Newspapers on Thursday keep their focus on the issues of the week - the competition between Romania and Bulgaria in the field of seaside tourism offers, the drama of the US citizen of Romanian origin who blew up a building in Manhattan and the usual revelations about economic abuses.

All spiced with news about the Logan car, the local gambling records related to the World Cup and the “branding” of Romania’s most venerated poet Mihai Eminescu.

On the political front, newspapers report an offensive by governing parties to strengthen their public support with the help of others.

Evenimentul Zilei writes that the Democratic Party, a member of the governing coalition, has decided to solve a dispute between the dominant Orthodox Church and the Greek-Catholics, after the former threatened it would abandon its political neutrality unless something is done with the proselytism of the latter.

The Democrats have now announced it would call for a law on the retrocession of properties held by the Orthodox to the Greek Catholic Church, according to the number of their followers in specific regions, as a way to solve the disputes.

But what Evenimentul Zilei considers to be the most spectacular issue of the day is the still fiercer competition between Romania and Bulgaria in terms of summer tourism.

According to the newspaper, the degree of occupation of Romanian seaside resorts has managed to reach 60% eventually. But the only reasons for this are the improving weather, the start of school holidays and most importantly the fact that demand on the Bulgarian seaside exceeded their offer.

Tourism operators quoted by Evenimentul Zilei say the neighboring country has “stolen” those Romanian tourists who used to accommodate in above average hotels in Romania or who preferred Greece.

Another main topic of the day is the fate of Nicholas Bartha, the US citizen of Romanian descent who earlier this week blew up a four-storey building in Manhattan, New York, because his ex-wife planned to take control over part of the building he owned.

It is the Curse of Gold, people of Rosia Montana, Bartha’s birth place, say, quoted by Jurnalul National. Rosia Montana is well known for environmentalists and gold industrialists internationally these days because of gold mining plans of a foreign company there.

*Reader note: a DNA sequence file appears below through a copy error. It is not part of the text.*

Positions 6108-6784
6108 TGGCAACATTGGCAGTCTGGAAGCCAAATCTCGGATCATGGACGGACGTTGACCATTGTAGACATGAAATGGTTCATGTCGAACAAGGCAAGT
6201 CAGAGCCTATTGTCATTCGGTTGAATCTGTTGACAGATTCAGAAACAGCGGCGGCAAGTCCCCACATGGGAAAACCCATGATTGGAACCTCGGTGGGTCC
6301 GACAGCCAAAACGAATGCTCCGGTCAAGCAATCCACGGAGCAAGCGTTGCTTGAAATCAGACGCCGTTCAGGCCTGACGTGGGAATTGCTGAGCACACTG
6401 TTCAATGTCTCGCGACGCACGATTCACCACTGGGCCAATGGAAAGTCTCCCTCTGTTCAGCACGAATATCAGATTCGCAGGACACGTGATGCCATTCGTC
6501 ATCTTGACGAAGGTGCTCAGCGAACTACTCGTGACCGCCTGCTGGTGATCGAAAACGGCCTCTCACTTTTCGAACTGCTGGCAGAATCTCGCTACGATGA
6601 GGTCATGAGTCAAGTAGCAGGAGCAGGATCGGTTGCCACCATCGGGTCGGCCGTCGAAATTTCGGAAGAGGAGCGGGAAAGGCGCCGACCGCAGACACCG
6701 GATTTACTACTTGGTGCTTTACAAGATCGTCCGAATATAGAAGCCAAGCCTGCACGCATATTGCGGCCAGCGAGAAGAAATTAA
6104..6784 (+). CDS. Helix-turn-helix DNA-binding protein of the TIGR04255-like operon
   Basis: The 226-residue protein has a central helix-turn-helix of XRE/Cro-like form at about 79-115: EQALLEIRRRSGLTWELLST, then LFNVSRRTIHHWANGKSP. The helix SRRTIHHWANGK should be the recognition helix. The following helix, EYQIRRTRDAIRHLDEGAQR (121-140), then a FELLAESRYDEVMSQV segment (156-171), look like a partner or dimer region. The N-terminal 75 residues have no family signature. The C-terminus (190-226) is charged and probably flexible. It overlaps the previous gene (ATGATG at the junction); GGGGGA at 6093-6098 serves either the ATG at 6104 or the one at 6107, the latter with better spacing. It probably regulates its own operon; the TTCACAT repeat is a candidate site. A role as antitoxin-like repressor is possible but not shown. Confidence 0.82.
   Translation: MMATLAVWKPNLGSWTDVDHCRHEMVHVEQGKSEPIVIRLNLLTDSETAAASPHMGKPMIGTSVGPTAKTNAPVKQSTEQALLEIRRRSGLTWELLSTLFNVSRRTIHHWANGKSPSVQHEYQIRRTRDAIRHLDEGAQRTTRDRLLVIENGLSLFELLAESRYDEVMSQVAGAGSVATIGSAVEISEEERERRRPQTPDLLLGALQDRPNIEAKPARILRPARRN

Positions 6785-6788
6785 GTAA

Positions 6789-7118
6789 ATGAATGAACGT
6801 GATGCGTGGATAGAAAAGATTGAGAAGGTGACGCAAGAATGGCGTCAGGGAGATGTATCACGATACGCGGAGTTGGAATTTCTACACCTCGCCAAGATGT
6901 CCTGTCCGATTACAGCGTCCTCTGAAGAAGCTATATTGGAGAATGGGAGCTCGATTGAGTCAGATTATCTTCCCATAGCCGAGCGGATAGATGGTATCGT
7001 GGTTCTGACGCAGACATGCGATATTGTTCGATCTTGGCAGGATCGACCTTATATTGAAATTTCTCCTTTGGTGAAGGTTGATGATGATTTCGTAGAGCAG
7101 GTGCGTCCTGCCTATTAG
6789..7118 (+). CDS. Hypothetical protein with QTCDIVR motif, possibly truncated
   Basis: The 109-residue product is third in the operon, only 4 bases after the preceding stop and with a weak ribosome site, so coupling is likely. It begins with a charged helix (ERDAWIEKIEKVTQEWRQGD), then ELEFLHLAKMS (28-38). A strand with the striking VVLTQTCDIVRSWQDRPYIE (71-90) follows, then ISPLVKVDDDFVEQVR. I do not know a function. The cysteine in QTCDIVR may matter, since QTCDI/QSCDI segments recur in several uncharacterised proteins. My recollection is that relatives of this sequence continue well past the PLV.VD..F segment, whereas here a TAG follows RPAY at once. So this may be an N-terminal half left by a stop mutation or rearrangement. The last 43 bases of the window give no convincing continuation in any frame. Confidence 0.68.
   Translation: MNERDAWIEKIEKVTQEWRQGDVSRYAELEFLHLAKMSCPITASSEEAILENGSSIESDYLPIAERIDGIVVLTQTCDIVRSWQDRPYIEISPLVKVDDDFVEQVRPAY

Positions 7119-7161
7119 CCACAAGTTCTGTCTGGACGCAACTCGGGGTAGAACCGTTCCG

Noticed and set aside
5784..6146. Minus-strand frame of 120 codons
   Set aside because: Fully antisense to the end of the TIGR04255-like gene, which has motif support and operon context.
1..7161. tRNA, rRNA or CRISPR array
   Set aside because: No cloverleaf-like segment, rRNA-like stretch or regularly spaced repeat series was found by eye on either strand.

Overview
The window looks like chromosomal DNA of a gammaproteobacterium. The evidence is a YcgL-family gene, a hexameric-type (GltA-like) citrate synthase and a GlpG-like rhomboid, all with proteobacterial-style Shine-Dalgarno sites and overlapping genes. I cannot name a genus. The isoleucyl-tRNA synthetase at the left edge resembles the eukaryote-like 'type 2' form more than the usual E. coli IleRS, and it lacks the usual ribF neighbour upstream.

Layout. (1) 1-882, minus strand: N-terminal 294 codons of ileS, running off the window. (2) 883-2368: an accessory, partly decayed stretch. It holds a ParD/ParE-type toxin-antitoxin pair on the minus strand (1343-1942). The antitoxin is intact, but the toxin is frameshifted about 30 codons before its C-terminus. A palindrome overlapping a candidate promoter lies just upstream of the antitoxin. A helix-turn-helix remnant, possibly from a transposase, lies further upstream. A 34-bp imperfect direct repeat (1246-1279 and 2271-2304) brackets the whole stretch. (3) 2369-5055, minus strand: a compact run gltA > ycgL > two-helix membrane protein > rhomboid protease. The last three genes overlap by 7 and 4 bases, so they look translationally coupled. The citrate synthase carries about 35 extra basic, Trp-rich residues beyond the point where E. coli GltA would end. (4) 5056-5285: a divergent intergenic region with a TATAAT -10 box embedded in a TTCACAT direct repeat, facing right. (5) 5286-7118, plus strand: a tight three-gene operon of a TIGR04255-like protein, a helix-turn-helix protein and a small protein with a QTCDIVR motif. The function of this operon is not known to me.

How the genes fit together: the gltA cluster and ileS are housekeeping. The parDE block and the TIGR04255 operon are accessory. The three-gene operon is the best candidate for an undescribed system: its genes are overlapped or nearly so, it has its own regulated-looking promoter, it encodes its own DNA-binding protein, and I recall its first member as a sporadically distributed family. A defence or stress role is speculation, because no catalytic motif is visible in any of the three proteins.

The elderly in Rosia Montana say Bartha’s family used to be very rich in the days before the Communists came to confiscate everybody’s fortune in the area. The Barthas were the second richest family in Rosia Montana in those pre-1950 times as it was involved in the local gold mining industry.

And after their properties were nationalized, they started to raise eyebrows about a possible collaboration with the dreaded Securitate, the dreaded Communist political police, because they were so often in and out of the country.

Adevarul, meanwhile, focuses on something a bit different. It debates the effects of a recent proposal by a cultural website to “rebrand” national poet Mihai Eminescu in the idea that he lost much of his glitter by the simple fact that he was forcefully implemented in the “official culture” thought in schools.

The website,, challenges readers to find ways to use Eminescu’s image creatively, the way the image of Shakespeare, Hugo or Dante are used as a branding trick in Western countries.

According to Adevarul, the idea was welcomed by many cultural personalities in Romania, who agree with providing a consumer-friendly status to the national poet.

But it is also opposed by many others, who find the move too risky for Eminescu’s national symbol status.

Evenimentul Zilei also reports that with its new Logan car, Romanian carmaker Dacia, part of Renault, managed to boost its sales by about 150% in the first two quarters of 2006 compared to the same period last year.

And the success should be largely linked to exports, as Logan now sells in 42 countries, a number due to rteach 50 by the end of the year.

Last but not least, Cotidianul reports that in the Romanian gambling industry the state is the only winner of the World Cup 2006. Gambling activities related to the matches in Germany poured some 4 million euro in taxes paid to the state budget, while betting rooms reported overall losses of some 300,000 euro.